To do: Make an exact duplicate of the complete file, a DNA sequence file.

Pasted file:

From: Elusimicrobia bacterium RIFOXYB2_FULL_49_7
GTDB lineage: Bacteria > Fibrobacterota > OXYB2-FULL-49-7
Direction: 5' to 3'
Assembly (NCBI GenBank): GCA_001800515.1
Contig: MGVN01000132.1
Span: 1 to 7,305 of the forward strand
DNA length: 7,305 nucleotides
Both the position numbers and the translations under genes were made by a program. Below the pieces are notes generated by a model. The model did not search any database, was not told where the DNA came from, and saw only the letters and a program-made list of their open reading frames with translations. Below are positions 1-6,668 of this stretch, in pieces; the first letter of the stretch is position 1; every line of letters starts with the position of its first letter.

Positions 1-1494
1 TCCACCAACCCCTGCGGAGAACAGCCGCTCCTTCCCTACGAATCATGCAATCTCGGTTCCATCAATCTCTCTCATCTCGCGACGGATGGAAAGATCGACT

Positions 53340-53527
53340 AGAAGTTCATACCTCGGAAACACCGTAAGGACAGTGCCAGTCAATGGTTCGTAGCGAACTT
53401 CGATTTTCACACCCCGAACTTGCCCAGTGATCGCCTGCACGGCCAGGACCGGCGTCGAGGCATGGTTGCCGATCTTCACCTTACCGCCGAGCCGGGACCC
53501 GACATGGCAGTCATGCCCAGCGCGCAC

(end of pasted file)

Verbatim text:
From: Elusimicrobia bacterium RIFOXYB2_FULL_49_7
GTDB lineage: Bacteria > Fibrobacterota > OXYB2-FULL-49-7
Direction: 5' to 3'
Assembly (NCBI GenBank): GCA_001800515.1
Contig: MGVN01000132.1
Span: 1 to 7,305 of the forward strand
DNA length: 7,305 nucleotides
Both the position numbers and the translations under genes were made by a program. Below the pieces are notes generated by a model. The model did not search any database, was not told where the DNA came from, and saw only the letters and a program-made list of their open reading frames with translations. Below are positions 1-6,668 of this stretch, in pieces; the first letter of the stretch is position 1; every line of letters starts with the position of its first letter.

Positions 1-1494
1 TCCACCAACCCCTGCGGAGAACAGCCGCTCCTTCCCTACGAATCATGCAATCTCGGTTCCATCAATCTCTCTCATCTCGCGACGGATGGAAAGATCGACT

Positions 53340-53527
53340 AGAAGTTCATACCTCGGAAACACCGTAAGGACAGTGCCAGTCAATGGTTCGTAGCGAACTT
53401 CGATTTTCACACCCCGAACTTGCCCAGTGATCGCCTGCACGGCCAGGACCGGCGTCGAGGCATGGTTGCCGATCTTCACCTTACCGCCGAGCCGGGACCC
53501 GACATGGCAGTCATGCCCAGCGCGCAC